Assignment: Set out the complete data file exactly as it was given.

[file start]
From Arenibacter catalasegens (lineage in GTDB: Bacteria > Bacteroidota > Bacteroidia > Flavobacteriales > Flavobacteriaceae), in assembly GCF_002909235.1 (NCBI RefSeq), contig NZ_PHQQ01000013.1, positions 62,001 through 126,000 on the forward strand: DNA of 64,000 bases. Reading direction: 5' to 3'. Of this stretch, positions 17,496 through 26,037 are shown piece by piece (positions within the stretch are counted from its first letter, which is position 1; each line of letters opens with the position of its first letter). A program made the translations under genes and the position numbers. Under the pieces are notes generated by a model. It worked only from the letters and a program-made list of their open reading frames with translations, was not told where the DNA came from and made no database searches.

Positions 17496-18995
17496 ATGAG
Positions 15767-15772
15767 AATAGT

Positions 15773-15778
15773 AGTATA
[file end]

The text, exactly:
From Arenibacter catalasegens (lineage in GTDB: Bacteria > Bacteroidota > Bacteroidia > Flavobacteriales > Flavobacteriaceae), in assembly GCF_002909235.1 (NCBI RefSeq), contig NZ_PHQQ01000013.1, positions 62,001 through 126,000 on the forward strand: DNA of 64,000 bases. Reading direction: 5' to 3'. Of this stretch, positions 17,496 through 26,037 are shown piece by piece (positions within the stretch are counted from its first letter, which is position 1; each line of letters opens with the position of its first letter). A program made the translations under genes and the position numbers. Under the pieces are notes generated by a model. It worked only from the letters and a program-made list of their open reading frames with translations, was not told where the DNA came from and made no database searches.

Positions 17496-18995
17496 ATGAG
Positions 15767-15772
15767 AATAGT

Positions 15773-15778
15773 AGTATA